When the only two other people waiting on the platform got into a shouting match that looked like it might erupt into violence, I decided to take a cab. Cautiously, I walked around the station, ready to scream at the top of my lungs and “run like the wind” if I came across any trouble. There was not a taxi to be found. Fortunately, there wasn't any trouble, either.

Sighting a 24-hr Dunkin’ Doughnuts, I decided to go in and wait out the interminable twenty-five minutes left till the next train, when suddenly (thankfully) four taxis appeared… probably returning from dropping off passengers of the train I’d just been on. I leaped into the first one. The driver was a kid working the late shift to put himself through college. He listened patiently to my “what-a-crappy-day” saga and sympathetically opined, “I sure hope things get better for you,” when he dropped me off.

When I got inside the house, my sister was asleep on the couch. Totally whipped, I went upstairs and straight to bed. About half an hour later, she knocked on the bedroom door and walked in with my newly purchased, ten-ride train commuter ticket (with nine rides remaining on it), in her hand. The ticket had fallen out of my wallet when I paid the taxi driver. I was his last fare for the night before turning his cab in, and when he found it in the back seat and saw that it was for “Woodbury to Penn Station,” he figured that it was probably mine. Instead of turning it in to the lost-and-found, he’d driven all the way back to return it to me before going home.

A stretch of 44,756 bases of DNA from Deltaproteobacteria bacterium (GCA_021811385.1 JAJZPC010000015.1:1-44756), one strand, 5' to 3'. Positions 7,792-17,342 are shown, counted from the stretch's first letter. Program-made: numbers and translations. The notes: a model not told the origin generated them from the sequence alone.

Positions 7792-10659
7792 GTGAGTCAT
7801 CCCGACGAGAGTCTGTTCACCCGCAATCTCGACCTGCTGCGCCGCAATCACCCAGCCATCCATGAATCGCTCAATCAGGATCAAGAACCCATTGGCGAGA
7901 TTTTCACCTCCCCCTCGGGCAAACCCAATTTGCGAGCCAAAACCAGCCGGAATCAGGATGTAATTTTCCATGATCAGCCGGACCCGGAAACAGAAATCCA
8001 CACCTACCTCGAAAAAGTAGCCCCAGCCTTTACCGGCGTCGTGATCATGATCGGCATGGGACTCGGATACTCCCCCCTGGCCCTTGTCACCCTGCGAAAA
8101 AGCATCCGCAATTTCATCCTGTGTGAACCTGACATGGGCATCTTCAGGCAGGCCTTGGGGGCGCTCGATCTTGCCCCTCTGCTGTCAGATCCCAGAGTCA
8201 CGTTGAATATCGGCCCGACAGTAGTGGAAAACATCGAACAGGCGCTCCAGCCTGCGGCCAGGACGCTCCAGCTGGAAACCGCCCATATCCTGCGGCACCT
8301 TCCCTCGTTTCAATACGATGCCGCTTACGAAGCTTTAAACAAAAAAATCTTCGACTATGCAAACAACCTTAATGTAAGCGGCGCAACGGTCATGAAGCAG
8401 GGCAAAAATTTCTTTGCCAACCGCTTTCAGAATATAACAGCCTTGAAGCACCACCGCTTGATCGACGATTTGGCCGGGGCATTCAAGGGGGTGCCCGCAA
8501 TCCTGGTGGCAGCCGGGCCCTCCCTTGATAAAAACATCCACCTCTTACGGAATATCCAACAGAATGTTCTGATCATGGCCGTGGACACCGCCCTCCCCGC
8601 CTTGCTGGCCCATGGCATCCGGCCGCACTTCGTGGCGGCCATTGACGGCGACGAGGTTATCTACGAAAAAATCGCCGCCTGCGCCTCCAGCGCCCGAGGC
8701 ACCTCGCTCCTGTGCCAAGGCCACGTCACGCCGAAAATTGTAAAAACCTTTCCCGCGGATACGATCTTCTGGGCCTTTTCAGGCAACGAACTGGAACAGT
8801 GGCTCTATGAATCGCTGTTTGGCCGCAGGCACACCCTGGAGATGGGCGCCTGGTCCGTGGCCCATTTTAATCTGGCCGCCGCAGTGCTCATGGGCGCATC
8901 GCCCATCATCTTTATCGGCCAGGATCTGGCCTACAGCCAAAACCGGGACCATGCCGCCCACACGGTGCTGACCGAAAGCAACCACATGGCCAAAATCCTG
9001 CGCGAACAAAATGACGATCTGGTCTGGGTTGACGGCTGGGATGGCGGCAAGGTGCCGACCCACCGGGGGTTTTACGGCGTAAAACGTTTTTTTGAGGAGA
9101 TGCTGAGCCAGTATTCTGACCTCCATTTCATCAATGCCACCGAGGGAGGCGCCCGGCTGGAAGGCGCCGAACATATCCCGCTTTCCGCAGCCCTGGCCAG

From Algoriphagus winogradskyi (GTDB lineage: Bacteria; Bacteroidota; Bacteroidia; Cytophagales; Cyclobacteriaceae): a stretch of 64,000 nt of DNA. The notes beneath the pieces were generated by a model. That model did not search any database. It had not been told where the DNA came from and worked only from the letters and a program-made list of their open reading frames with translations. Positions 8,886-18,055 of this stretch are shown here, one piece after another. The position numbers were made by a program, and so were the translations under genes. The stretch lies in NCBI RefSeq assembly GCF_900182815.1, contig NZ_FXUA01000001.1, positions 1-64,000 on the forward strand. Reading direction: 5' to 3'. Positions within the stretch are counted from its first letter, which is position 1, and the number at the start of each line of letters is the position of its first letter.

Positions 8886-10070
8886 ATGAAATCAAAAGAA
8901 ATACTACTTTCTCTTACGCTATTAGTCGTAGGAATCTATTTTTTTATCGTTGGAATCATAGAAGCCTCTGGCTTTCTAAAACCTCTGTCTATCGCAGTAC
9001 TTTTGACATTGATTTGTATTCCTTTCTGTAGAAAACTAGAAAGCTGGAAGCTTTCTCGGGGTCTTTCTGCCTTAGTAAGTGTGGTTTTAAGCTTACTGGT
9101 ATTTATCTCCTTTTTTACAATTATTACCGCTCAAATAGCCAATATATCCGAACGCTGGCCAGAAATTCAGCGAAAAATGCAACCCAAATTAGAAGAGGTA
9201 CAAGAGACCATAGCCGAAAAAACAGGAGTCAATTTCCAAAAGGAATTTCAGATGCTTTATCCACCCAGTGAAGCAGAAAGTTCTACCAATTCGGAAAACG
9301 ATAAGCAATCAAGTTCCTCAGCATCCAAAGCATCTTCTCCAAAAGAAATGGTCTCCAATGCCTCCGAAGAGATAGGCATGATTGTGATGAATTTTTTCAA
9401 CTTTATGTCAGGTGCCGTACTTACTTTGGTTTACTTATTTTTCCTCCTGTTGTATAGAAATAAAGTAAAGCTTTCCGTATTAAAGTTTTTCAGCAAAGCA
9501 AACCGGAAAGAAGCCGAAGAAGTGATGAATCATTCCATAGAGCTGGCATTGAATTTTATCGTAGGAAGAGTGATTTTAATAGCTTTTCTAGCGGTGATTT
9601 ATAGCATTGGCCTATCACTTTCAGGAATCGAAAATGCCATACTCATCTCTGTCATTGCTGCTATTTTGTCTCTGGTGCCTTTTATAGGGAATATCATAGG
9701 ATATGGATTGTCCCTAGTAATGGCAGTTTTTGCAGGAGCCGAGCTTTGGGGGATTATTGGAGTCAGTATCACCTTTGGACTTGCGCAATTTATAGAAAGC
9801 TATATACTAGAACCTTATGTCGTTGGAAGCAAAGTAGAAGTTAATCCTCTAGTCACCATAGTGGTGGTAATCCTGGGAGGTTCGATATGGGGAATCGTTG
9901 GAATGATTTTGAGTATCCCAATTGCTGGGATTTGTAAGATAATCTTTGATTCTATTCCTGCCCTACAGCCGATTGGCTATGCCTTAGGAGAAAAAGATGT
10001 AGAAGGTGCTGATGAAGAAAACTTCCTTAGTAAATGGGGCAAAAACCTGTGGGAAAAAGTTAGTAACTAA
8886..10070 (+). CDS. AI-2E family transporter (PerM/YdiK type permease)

Hey, things were getting’ better already!

Just when I’d started to feel that my glass was half-empty and life was passing out straws…“the kindness of strangers” came along and filled the glass back up, again. Along with the taxi driver, a man I’d just met and hardly knew – upon hearing of my cell phone fiasco – graciously compiled information and links to websites on the latest cellular services and equipment he thought I might want to take a look at before making my purchase.

But, then…my techno-savvy son, who uses the same wireless carrier and gets a new cell phone every year to stay current with the latest gadgets, offered to buy me a new one (!) or said I could have his old one – which, for me, is still an upgrade from my old one…and which was the offer I decided to take him up on. When it arrives, I just need to drop in my old phone's undamaged SIM card (they seem to be indestructible) into the replacement and my wireless phone-book will be magically restored!

However, “just in case,” I've also bought an old-fashioned, spiral, cardboard-cover, address book to make a back-up hard-copy. Additionally, I’ve acknowledged to myself that if I want to make my train on-time, I’m going to have to haul my butt out of class at least ten minutes earlier from now on.

“Laid-back California Girl” doesn't live here anymore. I've come to understand that if I want to fully participate in life, I should expect it to be messy, frenetic, imperfect and unpredictable, and just roll with it…learning to laugh at and appreciate the quirkiness of “inconvenient” occurrences, along with being grateful for the gift of those that are unexpectedly kind.

It's taken awhile for me to make the adjustment, but I've finally got my “Feisty, New York City Woman” chops back. And as any New Yorker will tell you, “Hey, sometimes $%*&!! (bleep) happens …but that doesn't mean it has to stick.”

I (Heart) New York .

BTW – For those in the New York area, the "New Talent Showcase" for my stand-up class will be Sunday, Dec.16, 2007, 4:30 pm, at Caroline's Comedy Club in NYC...in case you're interested. Michael O’Leary, Rick from Guiding Light is in the class, as well, and will also be performing. For information and tickets, call Caroline’s Box Office: 212-757-4100
Love you madly! :-)

1 comment:

blackberryspeak said...

you poor broad. but something tells me you're gonna make it if your physical legs match your writing legs. you're good. i couldn't stop laughing.